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Evidence-Based Reviews

Beating obesity: Help patients control binge eating disorder and night eating syndrome

These two eating disorders often can be treated successfully without referral to specialized centers.

Vol. 5, No. 6 / June 2006

Say “eating disorders,” and young, thin, Caucasian women with anorexia or bulimia nervosa come to mind. Psychiatry outpatients, however, are more likely to have binge eating disorder (BED) or night eating syndrome (NES) and to be middle-aged, obese, male, or African-American.

Like anorexia and bulimia, BED and NES cause distress, impairment, and medical morbidity. But BED and NES are different because you can manage many patients without referring them to eating disorder treatment centers. You can improve patients’ function and quality of life by:

  • correcting eating disorder behaviors and thoughts
  • identifying and managing psychiatric comorbidity
  • identifying and treating associated medical problems (usually obesity complications such as diabetes mellitus, hypertension, and dyslipidemia)
  • helping them achieve and maintain a healthy (but realistic) body weight.

Characteristics of BED and NES

BED and NES are coded as eating disorder, not otherwise specified in DSM-IV-TR, and their diagnostic criteria are provisional. Research criteria for BED are listed in Appendix B of DSM-IV (Box 1); diagnostic criteria for NES are being developed (Box 2).


Provisional DSM-IV-TR criteria for binge eating disorder

  1. Recurrent episodes of binge eating. An episode of binge eating is characterized by both of the following:
    1. Eating, in a discrete period of time (eg, within any 2-hour period), an amount of food that is definitely larger than most people would eat in a similar period of time under similar circumstances
    2. A sense of lack of control over eating during the episode (eg, a feeling that one cannot stop eating or control what or how much one is eating)
  2. The binge-eating episodes are associated with three (or more) of the following:
    1. Eating much more rapidly than normal
    2. Eating until feeling uncomfortably full
    3. Eating large amounts of food when not feeling physically hungry
    4. Eating alone because of being embarrassed by how much one is eating
    5. Feeling disgusted with oneself, depressed, or very guilty after overeating
  3. Marked distress regarding binge eating is present.
  4. The binge eating occurs, on average, at least 2 days a week for 6 months.
  5. Binge eating is not associated with the regular use of inappropriate compensatory behaviors (eg, purging, fasting, excessive exercise) and does not occur exclusively during the course of anorexia nervosa or bulimia nervosa.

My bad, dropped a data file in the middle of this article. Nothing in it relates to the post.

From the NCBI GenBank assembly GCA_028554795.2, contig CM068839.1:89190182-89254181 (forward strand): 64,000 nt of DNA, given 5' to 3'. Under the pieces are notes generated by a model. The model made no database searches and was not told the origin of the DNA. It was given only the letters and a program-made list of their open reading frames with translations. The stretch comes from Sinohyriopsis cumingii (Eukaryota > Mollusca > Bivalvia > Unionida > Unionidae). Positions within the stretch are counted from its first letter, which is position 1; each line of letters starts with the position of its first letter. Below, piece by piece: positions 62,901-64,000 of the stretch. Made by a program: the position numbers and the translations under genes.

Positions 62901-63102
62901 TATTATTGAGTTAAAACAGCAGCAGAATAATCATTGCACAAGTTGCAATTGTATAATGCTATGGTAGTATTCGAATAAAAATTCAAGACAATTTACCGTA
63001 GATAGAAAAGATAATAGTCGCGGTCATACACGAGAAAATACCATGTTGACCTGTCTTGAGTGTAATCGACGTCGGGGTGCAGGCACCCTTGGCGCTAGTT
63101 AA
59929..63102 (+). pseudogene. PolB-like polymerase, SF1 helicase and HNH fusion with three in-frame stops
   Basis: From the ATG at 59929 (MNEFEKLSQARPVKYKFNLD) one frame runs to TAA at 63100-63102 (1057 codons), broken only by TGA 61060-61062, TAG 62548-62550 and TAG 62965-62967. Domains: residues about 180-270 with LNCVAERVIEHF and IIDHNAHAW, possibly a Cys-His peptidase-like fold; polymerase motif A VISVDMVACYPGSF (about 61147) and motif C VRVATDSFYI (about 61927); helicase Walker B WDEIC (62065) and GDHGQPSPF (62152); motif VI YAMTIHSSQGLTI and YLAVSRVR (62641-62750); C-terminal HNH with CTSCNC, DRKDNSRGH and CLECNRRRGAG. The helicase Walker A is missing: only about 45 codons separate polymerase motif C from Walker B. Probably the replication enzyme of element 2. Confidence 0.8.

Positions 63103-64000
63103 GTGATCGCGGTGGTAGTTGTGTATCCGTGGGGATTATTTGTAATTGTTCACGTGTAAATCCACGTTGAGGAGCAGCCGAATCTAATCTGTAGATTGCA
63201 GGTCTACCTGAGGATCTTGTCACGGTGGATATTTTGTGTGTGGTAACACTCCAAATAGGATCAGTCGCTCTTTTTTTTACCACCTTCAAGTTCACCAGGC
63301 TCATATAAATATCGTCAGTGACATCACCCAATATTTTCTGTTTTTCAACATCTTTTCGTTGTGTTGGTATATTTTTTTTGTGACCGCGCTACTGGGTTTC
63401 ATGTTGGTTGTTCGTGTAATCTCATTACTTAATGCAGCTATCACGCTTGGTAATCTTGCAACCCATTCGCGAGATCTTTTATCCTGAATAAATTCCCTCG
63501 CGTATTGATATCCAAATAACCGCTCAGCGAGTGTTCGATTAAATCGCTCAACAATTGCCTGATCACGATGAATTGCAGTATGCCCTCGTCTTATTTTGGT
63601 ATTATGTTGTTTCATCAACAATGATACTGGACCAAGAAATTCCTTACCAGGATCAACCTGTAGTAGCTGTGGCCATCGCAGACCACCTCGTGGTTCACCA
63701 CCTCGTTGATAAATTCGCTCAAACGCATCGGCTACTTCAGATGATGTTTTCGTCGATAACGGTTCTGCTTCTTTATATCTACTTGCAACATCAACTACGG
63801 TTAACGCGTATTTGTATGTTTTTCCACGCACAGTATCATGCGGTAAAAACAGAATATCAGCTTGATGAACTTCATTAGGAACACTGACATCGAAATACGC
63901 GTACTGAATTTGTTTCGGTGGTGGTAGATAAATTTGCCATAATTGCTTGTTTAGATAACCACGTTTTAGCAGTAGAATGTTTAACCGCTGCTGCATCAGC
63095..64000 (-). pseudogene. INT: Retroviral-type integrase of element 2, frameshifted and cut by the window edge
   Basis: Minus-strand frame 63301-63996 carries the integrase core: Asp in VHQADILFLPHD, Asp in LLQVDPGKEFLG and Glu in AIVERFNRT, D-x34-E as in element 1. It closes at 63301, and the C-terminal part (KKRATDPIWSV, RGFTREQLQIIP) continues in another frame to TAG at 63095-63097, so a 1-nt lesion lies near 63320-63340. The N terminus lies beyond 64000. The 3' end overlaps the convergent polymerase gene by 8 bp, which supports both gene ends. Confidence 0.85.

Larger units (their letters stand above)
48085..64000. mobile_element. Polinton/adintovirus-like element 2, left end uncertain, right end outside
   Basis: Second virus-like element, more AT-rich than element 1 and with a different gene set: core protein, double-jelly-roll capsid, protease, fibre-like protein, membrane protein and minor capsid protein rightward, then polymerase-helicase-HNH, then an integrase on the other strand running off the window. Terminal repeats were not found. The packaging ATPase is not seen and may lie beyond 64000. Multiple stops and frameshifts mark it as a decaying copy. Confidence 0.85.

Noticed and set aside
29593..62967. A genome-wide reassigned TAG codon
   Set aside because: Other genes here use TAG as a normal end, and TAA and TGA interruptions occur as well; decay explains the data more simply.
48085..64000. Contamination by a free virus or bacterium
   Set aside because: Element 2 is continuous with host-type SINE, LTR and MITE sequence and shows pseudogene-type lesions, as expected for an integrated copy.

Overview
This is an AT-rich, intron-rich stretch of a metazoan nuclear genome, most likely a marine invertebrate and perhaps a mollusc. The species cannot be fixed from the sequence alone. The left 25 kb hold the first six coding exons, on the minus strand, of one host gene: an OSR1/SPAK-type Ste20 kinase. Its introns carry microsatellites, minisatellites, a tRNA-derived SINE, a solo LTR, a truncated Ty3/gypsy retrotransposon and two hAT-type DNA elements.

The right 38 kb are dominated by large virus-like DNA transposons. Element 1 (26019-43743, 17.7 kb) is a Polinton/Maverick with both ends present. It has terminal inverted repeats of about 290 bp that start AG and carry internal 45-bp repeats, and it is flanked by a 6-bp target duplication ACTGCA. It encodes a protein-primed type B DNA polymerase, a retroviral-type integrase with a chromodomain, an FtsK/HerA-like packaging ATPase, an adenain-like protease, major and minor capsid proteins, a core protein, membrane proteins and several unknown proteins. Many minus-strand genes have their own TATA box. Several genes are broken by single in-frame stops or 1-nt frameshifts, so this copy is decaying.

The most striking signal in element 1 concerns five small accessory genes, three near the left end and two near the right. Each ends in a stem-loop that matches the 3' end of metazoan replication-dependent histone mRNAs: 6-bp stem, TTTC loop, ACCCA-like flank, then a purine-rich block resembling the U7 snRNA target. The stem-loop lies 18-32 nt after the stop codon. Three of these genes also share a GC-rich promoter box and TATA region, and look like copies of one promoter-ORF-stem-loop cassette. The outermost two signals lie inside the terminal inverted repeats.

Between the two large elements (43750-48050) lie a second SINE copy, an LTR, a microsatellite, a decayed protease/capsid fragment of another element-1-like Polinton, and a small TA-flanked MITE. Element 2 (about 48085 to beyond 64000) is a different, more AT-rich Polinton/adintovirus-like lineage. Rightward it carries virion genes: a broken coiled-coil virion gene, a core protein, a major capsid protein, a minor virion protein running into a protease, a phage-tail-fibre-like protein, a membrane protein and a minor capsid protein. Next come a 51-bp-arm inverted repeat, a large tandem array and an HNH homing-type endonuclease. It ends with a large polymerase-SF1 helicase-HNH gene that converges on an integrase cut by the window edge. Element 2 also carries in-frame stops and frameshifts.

Source: American Psychiatric Association. Diagnostic and statistical manual of mental disorders, 4th ed, text rev. Washington, DC: American Psychiatric Association; 2000.


Provisional criteria for night eating syndrome

  • Morning anorexia, even if the patient eats breakfast
  • Evening hyperphagia, in which ≥50% of daily energy intake is consumed after the evening meal
  • Awakening at least once a night and eating snacks
  • Duration of at least 3 months
  • Patient does not meet criteria for bulimia nervosa or binge eating disorder

Source: Birketvedt GS, Florholmen J, Sundsfjord J, et al. Behavioral and neuroendocrine characteristics of the night-eating syndrome. JAMA 1999;282:657-63.

Prevalence. How common are these eating disorders? Two small studies examined BED and NES prevalence in outpatient psychiatric populations. A European study found 4% of 234 psychiatry clinic patients met criteria for BED,1 whereas 12% in 399 patients in two U.S. clinics met criteria for NES (with possibly higher rates in patients who took atypical antipsychotics).2

Demographics. Men experience BED and NES nearly as often as women, and distribution among women is similar across age groups.3 Binge eating may be more common among African-Americans than Caucasians.4

Obesity. One-half or more of persons with BED or NES are obese, with body mass index (BMI) ≥30.5,6 Obesity prevalence increases over time—from 22% at baseline to 39% 5 years later in one study of BED.7

Psychiatric comorbidity. Overweight or obesity increase the risk for early mortality and impaired quality of life.8 Persons with obesity plus BED have poorer physical and psychosocial function and lower quality of life than do obese persons without BED.9

Structured clinical interviews of 128 obese subjects found higher rates of psychiatric disorders in those with BED. Obesity with comorbid binge eating increased lifetime relative risk:

  • >6-fold for major depression
  • >8-fold for panic disorder